Why people play with Holi Colors

Young Krishna was known to be very playful and mischievous. The story goes that as a child, Krishna was extremely jealous of Radha's fair complexion as he himself was very dark. One day, Krishna complained to his mother Yashoda about the injustice of nature which made Radha so fair and him so dark. To pacify the crying young Krishna, the doting mother asked him to go and colour Radha's face in whichever colour he wanted. In a mischievous mood, naughty Krishna heeded the advice of mother Yashoda and applied colour on his beloved Radha's face; Making her one like himself.

Over the years, this lovable prank of Krishna applying colour on Radha and other gopis using water jets called pichkaris gained acceptance and popularity. So much so that it evolved as a tradition and later, a full-fledged festival. Till date, use of colours and pichkaris is rampant in Holi. Lovers long to apply colour on their beloved’s face and express their affection for each other. This legend is wonderfully brought alive each year all over India, particularly in Mathura, Vrindavan, Barsana and Nandgaon-the places associated with Krishna and Radha.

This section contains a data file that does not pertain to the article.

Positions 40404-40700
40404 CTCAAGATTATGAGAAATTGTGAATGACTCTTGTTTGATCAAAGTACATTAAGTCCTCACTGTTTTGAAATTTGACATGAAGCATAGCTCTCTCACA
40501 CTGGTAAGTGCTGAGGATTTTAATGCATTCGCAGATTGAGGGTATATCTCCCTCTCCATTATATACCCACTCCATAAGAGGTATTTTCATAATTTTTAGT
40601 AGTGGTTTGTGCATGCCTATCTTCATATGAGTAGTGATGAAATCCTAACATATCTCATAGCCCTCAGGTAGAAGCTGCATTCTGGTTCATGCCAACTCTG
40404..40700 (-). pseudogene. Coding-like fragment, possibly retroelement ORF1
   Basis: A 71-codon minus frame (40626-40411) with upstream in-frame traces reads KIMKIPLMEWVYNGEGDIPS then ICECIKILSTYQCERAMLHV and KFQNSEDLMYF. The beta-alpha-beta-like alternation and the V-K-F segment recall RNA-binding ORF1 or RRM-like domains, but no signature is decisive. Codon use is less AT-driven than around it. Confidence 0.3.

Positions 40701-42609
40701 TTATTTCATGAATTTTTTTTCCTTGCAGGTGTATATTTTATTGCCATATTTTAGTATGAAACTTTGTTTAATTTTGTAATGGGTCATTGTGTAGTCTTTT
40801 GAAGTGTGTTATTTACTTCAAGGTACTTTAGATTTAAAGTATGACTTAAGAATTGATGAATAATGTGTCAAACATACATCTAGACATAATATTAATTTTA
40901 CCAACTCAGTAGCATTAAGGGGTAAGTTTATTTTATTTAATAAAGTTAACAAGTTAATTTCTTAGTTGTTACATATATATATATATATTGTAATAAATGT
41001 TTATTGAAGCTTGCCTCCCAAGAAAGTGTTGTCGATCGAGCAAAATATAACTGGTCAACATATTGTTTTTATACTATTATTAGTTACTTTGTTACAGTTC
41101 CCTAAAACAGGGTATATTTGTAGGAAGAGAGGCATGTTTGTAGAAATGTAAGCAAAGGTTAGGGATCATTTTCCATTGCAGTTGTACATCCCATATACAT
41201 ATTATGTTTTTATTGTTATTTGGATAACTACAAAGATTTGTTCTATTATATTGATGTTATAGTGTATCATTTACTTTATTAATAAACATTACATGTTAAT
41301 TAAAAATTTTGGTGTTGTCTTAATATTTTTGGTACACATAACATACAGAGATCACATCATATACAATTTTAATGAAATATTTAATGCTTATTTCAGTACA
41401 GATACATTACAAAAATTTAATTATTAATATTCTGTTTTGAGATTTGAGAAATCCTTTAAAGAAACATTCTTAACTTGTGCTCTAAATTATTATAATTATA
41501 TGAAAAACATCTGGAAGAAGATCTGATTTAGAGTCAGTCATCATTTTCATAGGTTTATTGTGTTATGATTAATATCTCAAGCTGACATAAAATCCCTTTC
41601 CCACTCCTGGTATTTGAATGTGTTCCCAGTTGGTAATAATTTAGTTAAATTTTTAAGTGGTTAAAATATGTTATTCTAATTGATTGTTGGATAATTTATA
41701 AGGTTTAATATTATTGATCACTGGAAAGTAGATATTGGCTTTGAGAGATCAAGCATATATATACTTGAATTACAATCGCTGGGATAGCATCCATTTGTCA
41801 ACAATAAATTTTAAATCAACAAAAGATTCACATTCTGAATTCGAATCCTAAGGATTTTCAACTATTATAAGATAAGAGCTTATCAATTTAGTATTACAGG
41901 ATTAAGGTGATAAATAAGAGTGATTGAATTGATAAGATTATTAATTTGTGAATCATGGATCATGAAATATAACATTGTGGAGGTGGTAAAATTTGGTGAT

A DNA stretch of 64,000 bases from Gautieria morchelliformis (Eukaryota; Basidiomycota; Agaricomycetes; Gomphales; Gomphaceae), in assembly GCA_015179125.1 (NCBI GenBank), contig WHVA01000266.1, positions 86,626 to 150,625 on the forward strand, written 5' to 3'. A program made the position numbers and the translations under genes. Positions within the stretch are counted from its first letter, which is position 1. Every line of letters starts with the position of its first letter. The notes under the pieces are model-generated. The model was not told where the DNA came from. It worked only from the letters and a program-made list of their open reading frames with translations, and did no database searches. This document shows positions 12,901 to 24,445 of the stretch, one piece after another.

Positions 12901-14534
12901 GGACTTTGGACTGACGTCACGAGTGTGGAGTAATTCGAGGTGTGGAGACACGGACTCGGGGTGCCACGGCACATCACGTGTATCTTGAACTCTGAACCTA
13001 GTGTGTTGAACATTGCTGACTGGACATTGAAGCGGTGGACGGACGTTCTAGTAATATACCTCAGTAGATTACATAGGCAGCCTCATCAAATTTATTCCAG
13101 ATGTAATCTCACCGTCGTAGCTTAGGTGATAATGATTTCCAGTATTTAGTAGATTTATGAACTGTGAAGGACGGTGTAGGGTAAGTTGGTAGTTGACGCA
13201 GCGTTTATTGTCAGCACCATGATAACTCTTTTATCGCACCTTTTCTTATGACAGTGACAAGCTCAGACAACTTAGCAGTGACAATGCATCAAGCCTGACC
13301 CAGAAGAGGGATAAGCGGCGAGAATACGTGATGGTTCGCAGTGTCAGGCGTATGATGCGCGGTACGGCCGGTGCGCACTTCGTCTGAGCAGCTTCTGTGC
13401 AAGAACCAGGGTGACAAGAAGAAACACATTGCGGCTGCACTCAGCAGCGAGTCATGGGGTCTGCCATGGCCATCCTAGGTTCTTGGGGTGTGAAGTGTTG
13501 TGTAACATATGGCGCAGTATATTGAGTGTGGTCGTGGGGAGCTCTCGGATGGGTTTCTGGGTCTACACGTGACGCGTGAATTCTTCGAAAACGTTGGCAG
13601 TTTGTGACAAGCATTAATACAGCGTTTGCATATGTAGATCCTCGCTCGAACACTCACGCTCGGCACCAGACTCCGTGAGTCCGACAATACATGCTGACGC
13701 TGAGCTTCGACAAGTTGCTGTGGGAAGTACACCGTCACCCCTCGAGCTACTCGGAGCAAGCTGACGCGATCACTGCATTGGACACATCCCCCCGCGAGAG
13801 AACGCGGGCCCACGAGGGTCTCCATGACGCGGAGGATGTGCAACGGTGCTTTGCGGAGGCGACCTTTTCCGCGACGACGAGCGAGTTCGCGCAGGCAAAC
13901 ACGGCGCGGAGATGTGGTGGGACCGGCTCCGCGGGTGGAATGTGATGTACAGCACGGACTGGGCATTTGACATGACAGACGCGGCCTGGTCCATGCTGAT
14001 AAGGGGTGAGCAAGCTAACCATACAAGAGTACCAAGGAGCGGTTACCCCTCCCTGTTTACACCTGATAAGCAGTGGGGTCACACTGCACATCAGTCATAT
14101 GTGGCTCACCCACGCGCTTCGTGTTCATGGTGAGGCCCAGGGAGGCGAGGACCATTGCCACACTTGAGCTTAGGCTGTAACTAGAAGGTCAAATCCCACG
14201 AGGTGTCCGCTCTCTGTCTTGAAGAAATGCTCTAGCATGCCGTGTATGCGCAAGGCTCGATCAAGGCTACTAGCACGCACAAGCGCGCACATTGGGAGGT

It is also important to note that each color has a specific meaning: green is for harmony, orange symbolizes faith in the future, blue brings health, while red represents love and joy. While throwing colour on someone it is customary to apologize and scream “Bura na mano, Holi hai”.

In present days, we are glad to see the growing trend of people playing holi with just natural colours and indulging less in wastage of water on the pretext of the celebration, thus giving rise to the phrase “eco-friendly Holi”

What are some of your favorite memories from the colorful festivities?